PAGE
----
Have you ever wondered how our brains use sound to know that we are in a large space?
Are you stuck in a small or medium sized room for your HiFi listening or critical mixing, one that lacks a sense of sonic ambience and elbow room?
Would you like to understand how to “trick” your brain into thinking you are in a larger room, or outdoors even?
If you answered yes, this week is for you.
This article is a snippet from the notebook of Art Noxon, PE Acoustical, lets you see and understand the way in which reflections affect our perceptions of room size based on the time delay and sound level relative to the direct sound.
Spaciousness by Art Noxon
Psychoacoustically speaking, spaciousness = time delayed lateral reflections (TDLR).
Spaciousness is recognized by receiving late lateral reflections. Typically 20 milliseconds after the direct signal arrives and -20dB below the direct signal. A spacious space has objects located about 16 to 20 feet to the side of the listening position.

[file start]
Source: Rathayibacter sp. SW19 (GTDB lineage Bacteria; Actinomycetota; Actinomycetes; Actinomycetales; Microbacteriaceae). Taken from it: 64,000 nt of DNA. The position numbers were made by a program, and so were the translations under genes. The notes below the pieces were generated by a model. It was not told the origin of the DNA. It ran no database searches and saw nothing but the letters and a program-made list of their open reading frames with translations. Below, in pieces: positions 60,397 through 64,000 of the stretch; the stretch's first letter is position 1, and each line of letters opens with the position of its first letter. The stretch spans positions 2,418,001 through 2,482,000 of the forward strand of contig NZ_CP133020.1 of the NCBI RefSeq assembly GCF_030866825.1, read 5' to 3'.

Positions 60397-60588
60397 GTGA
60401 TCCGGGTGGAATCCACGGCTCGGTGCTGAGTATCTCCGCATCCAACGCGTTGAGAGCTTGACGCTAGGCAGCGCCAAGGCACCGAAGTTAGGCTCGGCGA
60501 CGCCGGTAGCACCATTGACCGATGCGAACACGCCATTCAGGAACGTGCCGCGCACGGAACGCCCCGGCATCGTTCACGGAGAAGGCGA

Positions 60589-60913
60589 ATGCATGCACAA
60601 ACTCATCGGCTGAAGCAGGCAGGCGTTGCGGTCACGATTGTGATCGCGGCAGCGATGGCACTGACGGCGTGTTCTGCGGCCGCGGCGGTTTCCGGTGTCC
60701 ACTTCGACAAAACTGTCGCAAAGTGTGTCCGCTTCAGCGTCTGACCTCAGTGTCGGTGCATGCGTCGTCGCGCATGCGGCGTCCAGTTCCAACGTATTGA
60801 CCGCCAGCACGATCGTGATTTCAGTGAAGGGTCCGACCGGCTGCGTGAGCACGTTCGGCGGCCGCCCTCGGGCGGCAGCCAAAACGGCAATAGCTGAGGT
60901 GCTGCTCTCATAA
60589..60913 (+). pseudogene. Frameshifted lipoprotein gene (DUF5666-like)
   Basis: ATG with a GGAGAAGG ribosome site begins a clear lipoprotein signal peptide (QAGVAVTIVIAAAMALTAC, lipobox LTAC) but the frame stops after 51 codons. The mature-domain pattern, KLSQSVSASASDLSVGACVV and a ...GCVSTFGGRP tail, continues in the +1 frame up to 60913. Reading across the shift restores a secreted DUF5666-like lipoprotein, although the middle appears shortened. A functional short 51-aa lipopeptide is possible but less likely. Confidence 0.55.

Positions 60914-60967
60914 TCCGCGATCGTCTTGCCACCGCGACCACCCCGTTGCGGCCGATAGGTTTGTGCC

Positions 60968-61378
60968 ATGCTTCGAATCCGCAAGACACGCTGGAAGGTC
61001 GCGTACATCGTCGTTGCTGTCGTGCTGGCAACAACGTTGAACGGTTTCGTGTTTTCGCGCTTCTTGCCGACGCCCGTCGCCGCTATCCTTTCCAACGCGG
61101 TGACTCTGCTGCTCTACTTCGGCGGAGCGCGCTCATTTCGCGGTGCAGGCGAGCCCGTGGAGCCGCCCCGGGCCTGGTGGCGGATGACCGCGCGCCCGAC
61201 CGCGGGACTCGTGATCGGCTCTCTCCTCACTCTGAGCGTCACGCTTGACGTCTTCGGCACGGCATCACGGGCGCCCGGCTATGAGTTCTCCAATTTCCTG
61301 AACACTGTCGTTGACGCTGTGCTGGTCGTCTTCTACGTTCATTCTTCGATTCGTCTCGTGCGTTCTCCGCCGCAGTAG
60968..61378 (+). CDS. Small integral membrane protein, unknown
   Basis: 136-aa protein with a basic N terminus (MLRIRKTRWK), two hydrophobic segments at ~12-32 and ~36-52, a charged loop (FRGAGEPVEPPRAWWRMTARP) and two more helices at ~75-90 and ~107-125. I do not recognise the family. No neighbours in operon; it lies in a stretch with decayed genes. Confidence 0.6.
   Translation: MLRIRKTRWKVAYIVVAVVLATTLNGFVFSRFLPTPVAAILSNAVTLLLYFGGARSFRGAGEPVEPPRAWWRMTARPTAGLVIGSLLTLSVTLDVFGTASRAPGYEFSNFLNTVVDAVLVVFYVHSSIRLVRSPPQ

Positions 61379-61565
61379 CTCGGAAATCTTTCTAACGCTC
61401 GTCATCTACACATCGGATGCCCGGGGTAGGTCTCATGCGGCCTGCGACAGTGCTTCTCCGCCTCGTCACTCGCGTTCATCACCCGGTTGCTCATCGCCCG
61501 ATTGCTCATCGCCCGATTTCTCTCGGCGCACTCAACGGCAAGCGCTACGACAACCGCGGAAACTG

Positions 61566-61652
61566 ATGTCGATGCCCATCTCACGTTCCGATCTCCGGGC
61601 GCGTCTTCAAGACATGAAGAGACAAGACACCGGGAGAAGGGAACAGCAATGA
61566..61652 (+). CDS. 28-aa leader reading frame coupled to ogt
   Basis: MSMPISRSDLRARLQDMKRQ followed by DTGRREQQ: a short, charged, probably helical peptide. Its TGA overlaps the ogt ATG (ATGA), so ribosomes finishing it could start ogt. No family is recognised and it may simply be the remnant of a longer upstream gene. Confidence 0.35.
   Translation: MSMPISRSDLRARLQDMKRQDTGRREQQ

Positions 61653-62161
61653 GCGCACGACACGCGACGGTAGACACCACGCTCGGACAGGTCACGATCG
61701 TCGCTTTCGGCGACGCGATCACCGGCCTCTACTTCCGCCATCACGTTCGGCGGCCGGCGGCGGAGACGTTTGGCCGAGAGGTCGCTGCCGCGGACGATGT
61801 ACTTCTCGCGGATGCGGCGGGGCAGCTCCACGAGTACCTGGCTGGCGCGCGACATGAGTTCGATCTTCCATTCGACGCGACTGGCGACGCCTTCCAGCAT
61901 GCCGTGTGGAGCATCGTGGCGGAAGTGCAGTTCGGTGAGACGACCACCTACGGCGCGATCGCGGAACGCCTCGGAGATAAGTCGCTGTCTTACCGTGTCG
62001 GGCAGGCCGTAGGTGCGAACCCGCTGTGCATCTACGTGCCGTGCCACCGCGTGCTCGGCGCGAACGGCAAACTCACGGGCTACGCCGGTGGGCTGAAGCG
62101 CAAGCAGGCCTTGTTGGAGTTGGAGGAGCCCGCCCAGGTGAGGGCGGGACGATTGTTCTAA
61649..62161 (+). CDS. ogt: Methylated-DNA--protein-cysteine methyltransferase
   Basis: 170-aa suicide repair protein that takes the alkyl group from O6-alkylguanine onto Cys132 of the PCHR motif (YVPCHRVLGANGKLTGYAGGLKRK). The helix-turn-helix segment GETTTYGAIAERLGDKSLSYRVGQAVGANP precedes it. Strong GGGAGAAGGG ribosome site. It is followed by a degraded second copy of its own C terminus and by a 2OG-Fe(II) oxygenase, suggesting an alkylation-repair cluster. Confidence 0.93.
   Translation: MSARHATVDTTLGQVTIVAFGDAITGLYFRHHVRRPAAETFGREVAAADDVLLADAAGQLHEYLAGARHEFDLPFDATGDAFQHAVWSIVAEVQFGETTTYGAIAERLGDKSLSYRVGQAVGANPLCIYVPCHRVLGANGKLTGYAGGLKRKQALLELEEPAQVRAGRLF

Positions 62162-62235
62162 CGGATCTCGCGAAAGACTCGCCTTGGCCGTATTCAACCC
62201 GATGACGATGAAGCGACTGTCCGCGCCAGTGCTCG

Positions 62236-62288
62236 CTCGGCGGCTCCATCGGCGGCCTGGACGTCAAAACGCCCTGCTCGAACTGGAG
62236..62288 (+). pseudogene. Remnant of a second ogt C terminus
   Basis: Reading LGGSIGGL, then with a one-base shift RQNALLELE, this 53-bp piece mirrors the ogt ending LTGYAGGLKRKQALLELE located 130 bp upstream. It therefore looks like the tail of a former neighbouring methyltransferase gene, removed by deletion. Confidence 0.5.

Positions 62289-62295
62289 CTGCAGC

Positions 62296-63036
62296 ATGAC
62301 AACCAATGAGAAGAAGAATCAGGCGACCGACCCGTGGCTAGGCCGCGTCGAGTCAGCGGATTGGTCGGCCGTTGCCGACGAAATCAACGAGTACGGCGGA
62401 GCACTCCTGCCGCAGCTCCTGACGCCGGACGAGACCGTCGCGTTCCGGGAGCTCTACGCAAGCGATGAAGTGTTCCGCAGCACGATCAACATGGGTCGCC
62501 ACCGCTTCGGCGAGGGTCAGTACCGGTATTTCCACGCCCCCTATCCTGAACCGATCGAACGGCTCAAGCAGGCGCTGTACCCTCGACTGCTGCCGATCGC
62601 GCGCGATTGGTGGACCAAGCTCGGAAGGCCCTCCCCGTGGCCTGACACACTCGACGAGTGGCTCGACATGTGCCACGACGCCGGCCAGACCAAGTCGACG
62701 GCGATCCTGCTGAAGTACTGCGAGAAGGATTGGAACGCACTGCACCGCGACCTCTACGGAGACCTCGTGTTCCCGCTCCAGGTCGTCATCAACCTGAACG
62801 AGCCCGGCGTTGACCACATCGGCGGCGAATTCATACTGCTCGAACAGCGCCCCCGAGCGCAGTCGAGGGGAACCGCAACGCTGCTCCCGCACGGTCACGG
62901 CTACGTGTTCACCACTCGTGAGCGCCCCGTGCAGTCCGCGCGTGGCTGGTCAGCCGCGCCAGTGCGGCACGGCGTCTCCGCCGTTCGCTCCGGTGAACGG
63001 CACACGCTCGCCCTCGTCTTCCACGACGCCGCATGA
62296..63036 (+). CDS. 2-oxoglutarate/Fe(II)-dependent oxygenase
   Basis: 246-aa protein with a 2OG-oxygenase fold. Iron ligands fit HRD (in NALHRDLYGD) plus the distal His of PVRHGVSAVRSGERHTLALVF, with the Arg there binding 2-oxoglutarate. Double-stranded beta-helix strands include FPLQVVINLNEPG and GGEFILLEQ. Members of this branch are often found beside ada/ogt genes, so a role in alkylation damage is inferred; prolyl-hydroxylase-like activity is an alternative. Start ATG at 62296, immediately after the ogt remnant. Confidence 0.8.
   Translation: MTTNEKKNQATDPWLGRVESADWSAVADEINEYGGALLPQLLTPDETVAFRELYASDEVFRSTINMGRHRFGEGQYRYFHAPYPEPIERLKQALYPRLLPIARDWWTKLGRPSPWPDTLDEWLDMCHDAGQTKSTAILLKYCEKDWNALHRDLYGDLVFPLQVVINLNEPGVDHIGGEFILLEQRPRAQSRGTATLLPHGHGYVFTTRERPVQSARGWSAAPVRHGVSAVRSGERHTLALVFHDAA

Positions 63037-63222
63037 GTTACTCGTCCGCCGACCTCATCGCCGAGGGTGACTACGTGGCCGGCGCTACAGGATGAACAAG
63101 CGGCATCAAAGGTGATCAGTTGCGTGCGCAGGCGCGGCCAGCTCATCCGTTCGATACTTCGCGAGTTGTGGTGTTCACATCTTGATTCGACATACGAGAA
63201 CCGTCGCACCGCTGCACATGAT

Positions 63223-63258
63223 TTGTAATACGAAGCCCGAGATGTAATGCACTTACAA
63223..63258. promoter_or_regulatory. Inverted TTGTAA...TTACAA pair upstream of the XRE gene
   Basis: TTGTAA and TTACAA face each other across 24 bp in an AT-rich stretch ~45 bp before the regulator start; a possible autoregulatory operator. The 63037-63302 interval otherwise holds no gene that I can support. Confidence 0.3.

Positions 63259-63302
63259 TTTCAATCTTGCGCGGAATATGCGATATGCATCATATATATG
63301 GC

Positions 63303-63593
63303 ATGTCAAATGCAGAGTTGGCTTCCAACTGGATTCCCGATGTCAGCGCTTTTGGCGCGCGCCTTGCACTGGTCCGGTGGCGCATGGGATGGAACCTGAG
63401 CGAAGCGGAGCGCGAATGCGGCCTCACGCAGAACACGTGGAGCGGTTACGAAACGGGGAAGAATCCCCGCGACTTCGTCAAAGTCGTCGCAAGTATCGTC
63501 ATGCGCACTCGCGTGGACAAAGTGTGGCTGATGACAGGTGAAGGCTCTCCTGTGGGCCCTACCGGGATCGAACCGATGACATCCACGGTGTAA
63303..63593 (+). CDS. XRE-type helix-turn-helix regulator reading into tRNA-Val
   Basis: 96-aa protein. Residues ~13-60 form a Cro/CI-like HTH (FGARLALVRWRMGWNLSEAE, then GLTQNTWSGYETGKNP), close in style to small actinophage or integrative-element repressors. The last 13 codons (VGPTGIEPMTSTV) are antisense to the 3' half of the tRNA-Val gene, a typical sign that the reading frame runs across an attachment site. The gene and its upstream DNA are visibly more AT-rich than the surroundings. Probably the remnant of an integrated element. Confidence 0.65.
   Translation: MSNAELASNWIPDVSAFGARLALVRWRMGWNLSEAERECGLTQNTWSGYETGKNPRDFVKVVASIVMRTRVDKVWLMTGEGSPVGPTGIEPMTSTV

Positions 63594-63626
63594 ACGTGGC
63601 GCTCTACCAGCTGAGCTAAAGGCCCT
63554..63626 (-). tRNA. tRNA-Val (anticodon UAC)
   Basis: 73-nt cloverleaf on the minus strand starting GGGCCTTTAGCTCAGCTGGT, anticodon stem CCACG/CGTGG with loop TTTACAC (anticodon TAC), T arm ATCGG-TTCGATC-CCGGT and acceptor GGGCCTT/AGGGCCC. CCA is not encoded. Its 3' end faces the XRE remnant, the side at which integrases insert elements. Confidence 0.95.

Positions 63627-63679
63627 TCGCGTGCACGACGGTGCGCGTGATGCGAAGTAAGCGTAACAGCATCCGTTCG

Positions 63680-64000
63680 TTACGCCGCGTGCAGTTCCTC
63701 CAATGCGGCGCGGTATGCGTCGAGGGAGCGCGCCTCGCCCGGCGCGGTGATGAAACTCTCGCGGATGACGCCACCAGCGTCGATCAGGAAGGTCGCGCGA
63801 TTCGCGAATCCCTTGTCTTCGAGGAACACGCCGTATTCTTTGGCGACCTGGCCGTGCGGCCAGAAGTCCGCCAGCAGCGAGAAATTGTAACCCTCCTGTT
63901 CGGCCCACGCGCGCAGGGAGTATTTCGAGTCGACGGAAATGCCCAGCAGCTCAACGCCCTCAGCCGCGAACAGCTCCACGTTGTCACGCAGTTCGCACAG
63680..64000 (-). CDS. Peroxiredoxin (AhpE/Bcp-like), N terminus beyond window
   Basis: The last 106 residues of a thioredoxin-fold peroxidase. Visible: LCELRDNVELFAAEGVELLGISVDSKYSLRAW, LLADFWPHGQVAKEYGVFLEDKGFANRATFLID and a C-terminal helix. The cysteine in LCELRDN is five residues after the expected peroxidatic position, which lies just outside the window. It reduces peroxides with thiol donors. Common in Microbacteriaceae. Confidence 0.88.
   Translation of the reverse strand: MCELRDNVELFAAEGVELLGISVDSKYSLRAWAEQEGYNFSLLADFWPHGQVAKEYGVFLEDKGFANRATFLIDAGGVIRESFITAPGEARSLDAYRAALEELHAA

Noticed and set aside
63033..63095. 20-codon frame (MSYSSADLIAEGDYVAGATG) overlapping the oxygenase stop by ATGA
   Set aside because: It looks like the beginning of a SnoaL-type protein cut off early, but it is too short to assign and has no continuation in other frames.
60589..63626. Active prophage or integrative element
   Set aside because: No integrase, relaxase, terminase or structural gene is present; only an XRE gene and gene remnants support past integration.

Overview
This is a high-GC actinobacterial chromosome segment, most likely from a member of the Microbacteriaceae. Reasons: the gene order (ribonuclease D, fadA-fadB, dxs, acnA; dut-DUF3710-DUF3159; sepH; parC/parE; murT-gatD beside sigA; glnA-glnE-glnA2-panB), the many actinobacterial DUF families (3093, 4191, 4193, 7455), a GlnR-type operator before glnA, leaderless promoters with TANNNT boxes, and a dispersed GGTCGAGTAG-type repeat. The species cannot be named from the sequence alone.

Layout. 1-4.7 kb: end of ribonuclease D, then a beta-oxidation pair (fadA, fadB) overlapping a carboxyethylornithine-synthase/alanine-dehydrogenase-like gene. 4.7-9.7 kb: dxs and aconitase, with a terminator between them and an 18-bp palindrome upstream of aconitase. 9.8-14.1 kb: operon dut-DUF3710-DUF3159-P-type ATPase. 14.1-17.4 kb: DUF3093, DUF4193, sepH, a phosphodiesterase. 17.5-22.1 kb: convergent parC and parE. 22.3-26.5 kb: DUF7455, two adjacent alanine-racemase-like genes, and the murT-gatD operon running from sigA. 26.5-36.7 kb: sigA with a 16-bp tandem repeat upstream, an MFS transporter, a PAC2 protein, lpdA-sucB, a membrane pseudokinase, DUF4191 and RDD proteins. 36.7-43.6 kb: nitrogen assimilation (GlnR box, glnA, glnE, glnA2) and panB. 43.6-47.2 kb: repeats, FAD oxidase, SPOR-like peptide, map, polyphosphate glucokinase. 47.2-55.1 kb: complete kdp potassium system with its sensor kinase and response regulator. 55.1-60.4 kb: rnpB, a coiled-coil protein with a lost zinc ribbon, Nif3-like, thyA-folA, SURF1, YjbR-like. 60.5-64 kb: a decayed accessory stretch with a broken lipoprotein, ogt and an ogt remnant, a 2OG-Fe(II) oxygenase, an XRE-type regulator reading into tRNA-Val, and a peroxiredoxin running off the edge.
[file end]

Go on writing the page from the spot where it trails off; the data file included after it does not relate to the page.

If a speaker is 10 feet from a listener and 15 feet from a side wall, the wall reflection will be -10dB below the direct signal according to: 20*log(10/34) = -10.6
A spacious signal is not a flat wall reflection. It is a reflection off of a curved object some 17 feet to the side.
Sound level at 17 feet to the side of a speaker is 20*log(10/17) = -4.6dB quieter than the direct signal @ 10 feet. A flat wall reflection would arrive at the listener an additional 6 dB quieter because the distance is doubled: -4.6 – 6.0 = -10.6dB. But we need -20dB to create spaciousness, an additional 10dB reduction compared to a flat wall reflection.